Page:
Violet is a ballet dancer. Her best friend Ori is dead, and it’s Violet’s fault. Ori died because of what happened in the smoking tunnel. If it weren’t for that awful day, Ori would never have been sent to the juvenile detention centre in the first place. She’d still be alive.
Amber is locked in Aurora Hills Juvenile detention centre indefinitely. She was sentenced for the murder of her step-father. Most of the other girls in the centre believe Amber to be innocent.
The Walls Around Us, by Nova Ren Suma is a ghost story. It deals in hauntings by the dead and by the consequences of actions. It’s full of unreliable narrators.
I love unreliable narrators.
The Walls Around Us is a book about guilt and innocence. It’s about girls who convince themselves of innocence, despite the obviousness of guilt. It’s about what it is to be perceived as innocent while guilty at heart.
It shows what destruction the presumption of guilt wreaks on the lives of the truly innocent.
The prose intrigues. Reading Violet, we are forced to unravel her lies, to view her from a distance even as we experience the workings of her mind. The girl is crazy. Nothing about her is likeable.
I loved every second of her.
It takes real talent to attach an audience to a character who is heartless, controlling, manipulative and selfish, but Nova Ren Suma does it seemingly effortlessly. A less delicate hand would have made her character over the top, but Suma has written her in such a way as to make her utterly believable. She’s an unassuming sociopathic ballet dancer, and I had great fun being disgusted by her.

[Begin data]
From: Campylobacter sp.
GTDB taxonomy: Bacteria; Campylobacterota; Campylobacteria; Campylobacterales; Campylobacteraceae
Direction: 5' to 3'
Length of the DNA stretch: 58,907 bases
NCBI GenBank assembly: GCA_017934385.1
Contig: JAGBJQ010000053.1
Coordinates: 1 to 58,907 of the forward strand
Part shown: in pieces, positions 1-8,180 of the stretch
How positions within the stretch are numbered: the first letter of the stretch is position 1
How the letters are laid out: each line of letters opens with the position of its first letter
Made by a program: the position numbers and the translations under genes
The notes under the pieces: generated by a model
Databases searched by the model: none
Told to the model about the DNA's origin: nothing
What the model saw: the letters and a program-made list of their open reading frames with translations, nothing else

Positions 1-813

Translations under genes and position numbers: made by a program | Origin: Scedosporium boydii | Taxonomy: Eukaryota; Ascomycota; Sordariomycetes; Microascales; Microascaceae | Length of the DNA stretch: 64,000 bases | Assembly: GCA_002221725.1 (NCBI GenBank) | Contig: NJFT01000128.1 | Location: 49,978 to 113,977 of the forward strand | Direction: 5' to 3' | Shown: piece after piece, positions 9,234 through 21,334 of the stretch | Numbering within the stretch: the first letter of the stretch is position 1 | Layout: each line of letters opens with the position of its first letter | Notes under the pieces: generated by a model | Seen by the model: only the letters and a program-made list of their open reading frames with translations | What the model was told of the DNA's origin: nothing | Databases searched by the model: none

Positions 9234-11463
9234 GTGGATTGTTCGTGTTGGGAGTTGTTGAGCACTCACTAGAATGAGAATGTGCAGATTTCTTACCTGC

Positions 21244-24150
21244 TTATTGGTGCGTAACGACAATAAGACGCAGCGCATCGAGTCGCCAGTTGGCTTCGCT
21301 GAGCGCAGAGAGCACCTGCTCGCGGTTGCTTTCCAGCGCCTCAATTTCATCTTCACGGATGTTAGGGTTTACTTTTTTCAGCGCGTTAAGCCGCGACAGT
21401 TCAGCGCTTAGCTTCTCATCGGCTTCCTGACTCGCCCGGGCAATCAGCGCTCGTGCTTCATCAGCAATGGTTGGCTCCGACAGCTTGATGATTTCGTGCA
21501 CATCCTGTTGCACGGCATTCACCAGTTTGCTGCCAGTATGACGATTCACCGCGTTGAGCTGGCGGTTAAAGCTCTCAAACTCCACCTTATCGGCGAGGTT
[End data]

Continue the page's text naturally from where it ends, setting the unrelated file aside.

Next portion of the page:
The scenes taking place in the prison, from Amber’s point of view, were also wonderful. Each line echoed with the girl’s loneliness and anger and grim acceptance of the present. I really enjoyed the collective voice often used during Amber’s sections of the book, as if Aurora Hills were a character of itself. It makes sense, the building looms large in book both when it is full and empty.
There were times however, particularly toward the end, where I found events and revelations a little confusing. I also find reading books like this, where from the get-go we know that a character has died, a little difficult to read, as I’m so preoccupied by the ending that I find myself less focussed on the present. Even before I finished, I found myself thinking that such a layered novel would probably seriously benefit from some rereading.
The Walls Around Us is creepy, unapologetic, vengeful, sad and full of longing. It’s a great way to pass a lazy summer evening alone.